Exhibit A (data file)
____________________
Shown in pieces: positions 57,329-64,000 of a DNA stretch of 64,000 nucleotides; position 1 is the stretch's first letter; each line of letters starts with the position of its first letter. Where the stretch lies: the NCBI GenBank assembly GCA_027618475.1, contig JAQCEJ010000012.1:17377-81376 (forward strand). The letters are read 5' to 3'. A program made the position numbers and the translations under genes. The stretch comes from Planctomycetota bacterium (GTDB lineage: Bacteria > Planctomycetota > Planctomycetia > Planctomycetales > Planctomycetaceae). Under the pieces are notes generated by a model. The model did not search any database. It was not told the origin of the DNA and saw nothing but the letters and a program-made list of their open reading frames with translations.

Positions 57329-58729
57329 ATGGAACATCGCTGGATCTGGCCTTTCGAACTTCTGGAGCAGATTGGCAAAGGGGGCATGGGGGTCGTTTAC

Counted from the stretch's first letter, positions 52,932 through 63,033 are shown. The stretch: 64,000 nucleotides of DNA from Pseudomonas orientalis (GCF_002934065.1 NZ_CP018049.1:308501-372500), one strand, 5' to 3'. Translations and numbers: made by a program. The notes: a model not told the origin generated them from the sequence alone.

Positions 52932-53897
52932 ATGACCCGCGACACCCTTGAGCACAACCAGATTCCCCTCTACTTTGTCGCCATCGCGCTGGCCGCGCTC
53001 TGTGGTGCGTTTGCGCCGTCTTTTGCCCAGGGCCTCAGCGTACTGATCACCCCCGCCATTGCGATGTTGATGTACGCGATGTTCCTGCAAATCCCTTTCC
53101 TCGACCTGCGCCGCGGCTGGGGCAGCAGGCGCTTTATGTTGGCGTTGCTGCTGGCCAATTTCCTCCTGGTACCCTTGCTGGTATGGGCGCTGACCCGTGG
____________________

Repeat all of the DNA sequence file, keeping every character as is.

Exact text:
Shown in pieces: positions 57,329-64,000 of a DNA stretch of 64,000 nucleotides; position 1 is the stretch's first letter; each line of letters starts with the position of its first letter. Where the stretch lies: the NCBI GenBank assembly GCA_027618475.1, contig JAQCEJ010000012.1:17377-81376 (forward strand). The letters are read 5' to 3'. A program made the position numbers and the translations under genes. The stretch comes from Planctomycetota bacterium (GTDB lineage: Bacteria > Planctomycetota > Planctomycetia > Planctomycetales > Planctomycetaceae). Under the pieces are notes generated by a model. The model did not search any database. It was not told the origin of the DNA and saw nothing but the letters and a program-made list of their open reading frames with translations.

Positions 57329-58729
57329 ATGGAACATCGCTGGATCTGGCCTTTCGAACTTCTGGAGCAGATTGGCAAAGGGGGCATGGGGGTCGTTTAC

Counted from the stretch's first letter, positions 52,932 through 63,033 are shown. The stretch: 64,000 nucleotides of DNA from Pseudomonas orientalis (GCF_002934065.1 NZ_CP018049.1:308501-372500), one strand, 5' to 3'. Translations and numbers: made by a program. The notes: a model not told the origin generated them from the sequence alone.

Positions 52932-53897
52932 ATGACCCGCGACACCCTTGAGCACAACCAGATTCCCCTCTACTTTGTCGCCATCGCGCTGGCCGCGCTC
53001 TGTGGTGCGTTTGCGCCGTCTTTTGCCCAGGGCCTCAGCGTACTGATCACCCCCGCCATTGCGATGTTGATGTACGCGATGTTCCTGCAAATCCCTTTCC
53101 TCGACCTGCGCCGCGGCTGGGGCAGCAGGCGCTTTATGTTGGCGTTGCTGCTGGCCAATTTCCTCCTGGTACCCTTGCTGGTATGGGCGCTGACCCGTGG